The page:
Operation

the totality of strikes, encounters, and battles, coordinated and interrelated by objective, time, and place and conducted by operational commands of one or more armed services according to a single concept and plan for fulfilling operational or strategic missions.

The operation as a form of waging military actions first appeared in the wars of the late 18th century and early 19th; the concept of the “operation” took shape practically and theoretically in the early 20th century. By the mid-1930’s the theory of waging a deep offensive operation with massive use of tanks, aviation, artillery, and airborne landings had been worked out in the Soviet armed forces. Present-day operations may include land, naval, air, and airborne operations.

In terms of objectives, operations may be offensive or defensive, whereas in terms of time, they are either simultaneous or successive (one develops another). Depending on the composition of forces involved, operations are classified as strategic, front (groups of armies), fleet, army, or flotilla operations. The objectives and content of an operation are determined by the military and political objectives of the combatants in the theater of war, the composition of participating forces, the concrete conditions of the operational-strategic situation, the nature of the actions of enemy and friendly forces, and terrain conditions. The most typical indexes of the scope of an offensive operation are its depth, duration, width of zone of attack, and rate of advance of forces. For the defensive operation, the indexes are the width of the zone, the depth of construction of the defense, and the duration of the defensive operation. The preparation for and conduct of operations are the subject of strategy and operational art.

P. K. ALTUKHOV

The Great Soviet Encyclopedia, 3rd Edition (1970-1979). © 2010 The Gale Group, Inc. All rights reserved.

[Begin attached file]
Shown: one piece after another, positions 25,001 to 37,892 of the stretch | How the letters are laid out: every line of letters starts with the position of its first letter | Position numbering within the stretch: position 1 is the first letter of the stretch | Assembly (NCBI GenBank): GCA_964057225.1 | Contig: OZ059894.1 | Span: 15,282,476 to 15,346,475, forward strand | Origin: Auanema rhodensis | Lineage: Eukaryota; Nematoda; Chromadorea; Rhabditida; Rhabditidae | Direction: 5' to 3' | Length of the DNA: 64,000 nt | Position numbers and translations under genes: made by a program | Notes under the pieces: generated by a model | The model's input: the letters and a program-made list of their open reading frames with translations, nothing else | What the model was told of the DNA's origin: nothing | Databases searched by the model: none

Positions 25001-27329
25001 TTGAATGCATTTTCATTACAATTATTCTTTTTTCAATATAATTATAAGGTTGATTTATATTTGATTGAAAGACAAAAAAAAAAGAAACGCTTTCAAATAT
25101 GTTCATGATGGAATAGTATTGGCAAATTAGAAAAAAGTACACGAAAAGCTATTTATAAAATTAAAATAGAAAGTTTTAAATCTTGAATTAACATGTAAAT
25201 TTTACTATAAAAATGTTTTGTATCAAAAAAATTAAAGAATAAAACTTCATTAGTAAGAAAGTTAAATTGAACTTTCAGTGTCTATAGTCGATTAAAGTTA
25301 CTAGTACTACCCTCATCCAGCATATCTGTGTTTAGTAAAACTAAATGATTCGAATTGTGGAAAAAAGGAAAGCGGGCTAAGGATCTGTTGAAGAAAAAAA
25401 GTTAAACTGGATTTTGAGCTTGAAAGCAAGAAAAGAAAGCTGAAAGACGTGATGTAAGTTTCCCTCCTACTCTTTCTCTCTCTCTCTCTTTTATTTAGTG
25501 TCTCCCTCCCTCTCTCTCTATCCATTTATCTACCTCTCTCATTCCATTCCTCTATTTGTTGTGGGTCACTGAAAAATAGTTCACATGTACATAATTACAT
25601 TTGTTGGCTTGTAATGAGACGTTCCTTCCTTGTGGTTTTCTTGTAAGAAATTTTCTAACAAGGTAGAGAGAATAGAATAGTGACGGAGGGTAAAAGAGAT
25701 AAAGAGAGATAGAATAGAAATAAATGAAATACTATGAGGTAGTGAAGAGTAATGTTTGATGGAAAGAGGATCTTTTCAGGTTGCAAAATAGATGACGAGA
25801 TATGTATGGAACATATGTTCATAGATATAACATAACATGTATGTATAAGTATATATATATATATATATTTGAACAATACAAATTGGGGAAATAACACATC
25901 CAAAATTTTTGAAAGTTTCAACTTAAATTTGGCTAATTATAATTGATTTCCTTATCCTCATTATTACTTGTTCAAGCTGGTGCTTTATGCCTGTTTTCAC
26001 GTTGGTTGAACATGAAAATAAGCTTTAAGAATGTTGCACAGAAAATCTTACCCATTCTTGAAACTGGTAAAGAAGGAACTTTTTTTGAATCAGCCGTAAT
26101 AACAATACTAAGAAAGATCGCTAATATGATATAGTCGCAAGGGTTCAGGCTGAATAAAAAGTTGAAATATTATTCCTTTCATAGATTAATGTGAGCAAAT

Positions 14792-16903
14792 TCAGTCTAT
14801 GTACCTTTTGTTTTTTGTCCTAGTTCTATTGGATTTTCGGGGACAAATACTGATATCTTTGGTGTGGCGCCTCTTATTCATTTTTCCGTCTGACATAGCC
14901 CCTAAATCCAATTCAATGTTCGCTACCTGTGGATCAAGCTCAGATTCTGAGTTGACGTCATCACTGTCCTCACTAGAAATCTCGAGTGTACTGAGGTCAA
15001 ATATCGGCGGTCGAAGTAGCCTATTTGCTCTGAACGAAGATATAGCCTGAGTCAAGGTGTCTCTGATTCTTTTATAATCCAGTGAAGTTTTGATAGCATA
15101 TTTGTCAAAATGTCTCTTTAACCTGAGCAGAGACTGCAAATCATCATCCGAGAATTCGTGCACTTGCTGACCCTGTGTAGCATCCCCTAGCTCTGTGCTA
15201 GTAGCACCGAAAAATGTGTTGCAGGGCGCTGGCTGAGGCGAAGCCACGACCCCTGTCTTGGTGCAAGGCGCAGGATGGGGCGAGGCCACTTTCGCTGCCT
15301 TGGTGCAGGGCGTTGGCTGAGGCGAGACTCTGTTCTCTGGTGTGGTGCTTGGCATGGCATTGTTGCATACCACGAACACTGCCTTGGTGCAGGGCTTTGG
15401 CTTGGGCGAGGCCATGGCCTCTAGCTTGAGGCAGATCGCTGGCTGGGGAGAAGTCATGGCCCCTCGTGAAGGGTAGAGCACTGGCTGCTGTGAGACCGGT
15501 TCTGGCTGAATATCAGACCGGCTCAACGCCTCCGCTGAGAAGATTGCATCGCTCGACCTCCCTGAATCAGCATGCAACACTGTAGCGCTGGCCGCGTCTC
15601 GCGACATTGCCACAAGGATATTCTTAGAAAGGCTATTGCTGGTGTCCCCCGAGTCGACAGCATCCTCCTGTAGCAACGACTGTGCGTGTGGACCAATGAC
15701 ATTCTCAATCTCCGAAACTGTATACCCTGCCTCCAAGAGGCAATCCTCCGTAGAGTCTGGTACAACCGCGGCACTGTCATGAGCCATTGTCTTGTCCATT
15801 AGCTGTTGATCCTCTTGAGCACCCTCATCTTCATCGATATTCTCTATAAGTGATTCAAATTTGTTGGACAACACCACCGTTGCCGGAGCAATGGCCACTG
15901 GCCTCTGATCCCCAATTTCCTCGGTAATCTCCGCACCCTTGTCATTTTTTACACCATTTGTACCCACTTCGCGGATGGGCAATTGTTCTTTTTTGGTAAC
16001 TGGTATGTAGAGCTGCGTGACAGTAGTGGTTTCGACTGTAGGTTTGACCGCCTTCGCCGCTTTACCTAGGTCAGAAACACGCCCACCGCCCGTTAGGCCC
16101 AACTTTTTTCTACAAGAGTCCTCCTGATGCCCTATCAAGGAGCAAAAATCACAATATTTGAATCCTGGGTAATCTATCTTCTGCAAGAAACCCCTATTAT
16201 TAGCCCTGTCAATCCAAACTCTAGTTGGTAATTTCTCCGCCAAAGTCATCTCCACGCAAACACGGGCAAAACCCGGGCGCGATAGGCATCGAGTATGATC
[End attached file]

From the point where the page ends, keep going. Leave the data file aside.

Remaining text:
What does it mean when you dream about an operation?

A medical procedure being performed on the dreamer may signify old issues being “cut out” or patched up. If the dreamer is doing the operating, then deep unconscious issues are being faced, worked on, and healed. The overall implication of this dream depends on one’s experiences with medical operations.

operation

[‚äp·ə′rā·shən]
(computer science)
A process or procedure that obtains a unique result from any permissible combination of operands.
The sequence of actions resulting from the execution of one digital computer instruction.
(industrial engineering)
A job, usually performed in one location, and consisting of one or more work elements.
(mathematics)
An operation of a group G on a set S is a mapping which associates to each ordered pair (g, s), where g is in G and s is in S, another element in S, denoted gs, such that, for any g, h in G and s in S, (gh) s = g (hs), and es = s, where e is the identity element of G.
McGraw-Hill Dictionary of Scientific & Technical Terms, 6E, Copyright © 2003 by The McGraw-Hill Companies, Inc.

operation

(1) See operation code.

(2) Any manual or machine activity. See process.
Copyright © 1981-2019 by The Computer Language Company Inc. All Rights reserved. THIS DEFINITION IS FOR PERSONAL USE ONLY. All other reproduction is strictly prohibited without permission from the publisher.